In addition, two LAPD officers convicted of violating Rodney G. King's civil rights were granted a temporary reprieve from prison last week. The appeals by Sgt. Stacey C. Koon and former Officer Laurence M. Powell have since been denied and the two are expected to be imprisoned next week.

Although he did not connect the anti-police violence with those cases, the chief did take seriously the anonymous fax sent to police last week threatening retaliation against white officers after the release of Koon and Powell. As a protective measure, Williams issued a directive that two officers be assigned to all patrol units.

Williams said Wednesday that officers would flood the streets when the verdicts are read in the Denny beating case, the same technique used earlier this year when guilty verdicts were handed down against Koon and Powell.

Williams used the violence to again press for an expansion of the 7,600-member police force. He is working with Mayor Richard Riordan on an expansion plan to be released later this month.

The chief urged residents to call police or the news media with any tips on the recent incidents.

Along with the rise in violence, Williams is grappling with a job action by the Police Protective League, which is seeking a 9% pay raise over four years for its members. Officers began meticulously following internal regulations this week in an attempt to bog down operations and put pressure on city leaders to grant raises.

Participation has been sporadic as many officers find themselves caught between their contract grievances and a sense of heightened uncertainty on the streets.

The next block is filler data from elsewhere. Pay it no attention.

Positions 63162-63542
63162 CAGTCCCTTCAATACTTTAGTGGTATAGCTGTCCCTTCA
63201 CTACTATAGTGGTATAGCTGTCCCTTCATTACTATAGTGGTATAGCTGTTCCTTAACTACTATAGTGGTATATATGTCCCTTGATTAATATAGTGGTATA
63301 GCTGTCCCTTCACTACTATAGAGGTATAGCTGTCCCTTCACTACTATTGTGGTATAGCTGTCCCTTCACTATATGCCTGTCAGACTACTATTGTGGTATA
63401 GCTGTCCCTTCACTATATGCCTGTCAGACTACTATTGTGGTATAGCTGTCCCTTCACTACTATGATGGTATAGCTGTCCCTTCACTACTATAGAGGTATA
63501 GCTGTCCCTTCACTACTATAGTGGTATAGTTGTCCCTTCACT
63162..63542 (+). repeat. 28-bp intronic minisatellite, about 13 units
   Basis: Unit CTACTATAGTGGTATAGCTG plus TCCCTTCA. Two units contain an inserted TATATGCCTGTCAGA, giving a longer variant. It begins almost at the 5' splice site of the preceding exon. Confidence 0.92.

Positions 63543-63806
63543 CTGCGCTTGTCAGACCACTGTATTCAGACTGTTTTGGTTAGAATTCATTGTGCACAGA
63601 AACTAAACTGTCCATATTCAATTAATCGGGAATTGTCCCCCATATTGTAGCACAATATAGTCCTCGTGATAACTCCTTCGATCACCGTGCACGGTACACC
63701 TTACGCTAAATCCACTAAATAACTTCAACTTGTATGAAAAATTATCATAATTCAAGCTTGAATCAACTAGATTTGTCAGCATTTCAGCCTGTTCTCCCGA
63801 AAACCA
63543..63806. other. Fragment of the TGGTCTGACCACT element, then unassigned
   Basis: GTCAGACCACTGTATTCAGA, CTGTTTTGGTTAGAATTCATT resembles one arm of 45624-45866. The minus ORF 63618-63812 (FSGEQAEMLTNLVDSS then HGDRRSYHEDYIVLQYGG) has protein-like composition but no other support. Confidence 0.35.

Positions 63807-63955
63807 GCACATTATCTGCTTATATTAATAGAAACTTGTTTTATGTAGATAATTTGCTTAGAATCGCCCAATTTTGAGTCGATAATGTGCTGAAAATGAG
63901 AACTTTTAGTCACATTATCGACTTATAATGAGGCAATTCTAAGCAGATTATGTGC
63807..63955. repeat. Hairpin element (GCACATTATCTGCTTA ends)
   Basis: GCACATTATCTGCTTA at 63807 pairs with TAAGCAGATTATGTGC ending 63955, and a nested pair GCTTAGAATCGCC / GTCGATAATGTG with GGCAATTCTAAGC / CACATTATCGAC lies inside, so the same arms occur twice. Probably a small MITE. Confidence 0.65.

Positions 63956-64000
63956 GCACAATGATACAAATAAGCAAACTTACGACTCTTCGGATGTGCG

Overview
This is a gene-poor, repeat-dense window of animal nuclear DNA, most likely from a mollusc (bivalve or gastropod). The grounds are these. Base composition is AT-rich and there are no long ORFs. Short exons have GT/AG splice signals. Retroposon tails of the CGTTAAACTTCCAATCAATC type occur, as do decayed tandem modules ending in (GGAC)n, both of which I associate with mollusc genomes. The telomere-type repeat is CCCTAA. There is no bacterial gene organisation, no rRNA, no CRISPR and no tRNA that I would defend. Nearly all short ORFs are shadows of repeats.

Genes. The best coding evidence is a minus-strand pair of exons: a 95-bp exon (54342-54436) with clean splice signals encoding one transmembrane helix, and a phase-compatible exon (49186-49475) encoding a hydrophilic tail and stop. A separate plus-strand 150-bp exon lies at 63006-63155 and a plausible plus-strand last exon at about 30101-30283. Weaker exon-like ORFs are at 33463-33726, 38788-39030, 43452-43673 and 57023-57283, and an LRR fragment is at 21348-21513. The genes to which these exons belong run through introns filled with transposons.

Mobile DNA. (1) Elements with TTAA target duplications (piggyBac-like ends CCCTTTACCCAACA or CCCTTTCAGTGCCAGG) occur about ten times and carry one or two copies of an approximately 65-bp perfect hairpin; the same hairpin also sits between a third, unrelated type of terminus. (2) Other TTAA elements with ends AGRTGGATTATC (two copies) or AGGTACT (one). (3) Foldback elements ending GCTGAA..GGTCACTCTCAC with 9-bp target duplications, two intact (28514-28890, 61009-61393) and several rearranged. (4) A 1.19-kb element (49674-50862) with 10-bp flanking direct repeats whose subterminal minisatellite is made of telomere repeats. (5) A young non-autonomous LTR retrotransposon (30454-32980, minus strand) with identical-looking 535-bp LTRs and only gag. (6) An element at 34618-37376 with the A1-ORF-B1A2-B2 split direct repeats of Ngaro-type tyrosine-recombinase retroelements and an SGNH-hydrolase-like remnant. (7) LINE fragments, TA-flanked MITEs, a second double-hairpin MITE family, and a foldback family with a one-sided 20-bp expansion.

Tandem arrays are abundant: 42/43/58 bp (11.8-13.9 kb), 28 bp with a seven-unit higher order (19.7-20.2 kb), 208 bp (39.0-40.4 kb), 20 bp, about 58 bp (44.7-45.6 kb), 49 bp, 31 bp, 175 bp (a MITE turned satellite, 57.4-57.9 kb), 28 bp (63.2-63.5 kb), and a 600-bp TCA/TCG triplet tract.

Statistics show that the recent violence is not an aberration but part of a rising tide of attacks against police officers.

Last year, violent attacks against officers hit a three-year high, with about one in seven officers being assaulted. Police said 1,162 officers were assaulted last year--264 by people with guns and another 132 by people with knives. There have been 789 attacks as of Aug. 31 of this year, a pace that exceeds 1992 levels, police said.

However, "ambushes"--defined as phony calls to police specifically designed to entrap and assault officers--have gone down. There were 60 such incidents in 1991, a figure that dropped to 20 the next year. As of the end of August, there were 11 ambushes this year.

Even that number is far too many for the Police Protective League, which late Wednesday afternoon announced a reward of up to $10,000 for information leading to arrest and conviction of suspects in such cases.

Other officials kept the emphasis on the overall pattern of violence against LAPD officers.

Walters, who represents the district where one attack occurred, agreed.

"It's absolutely imperative that our police officers be able to do their job in protecting the community," Walters said. "To be forced to dodge bullets is something that cannot be tolerated."

* TENSE TIME FOR ROOKIES: New LAPD officers perform well despite high tension. E1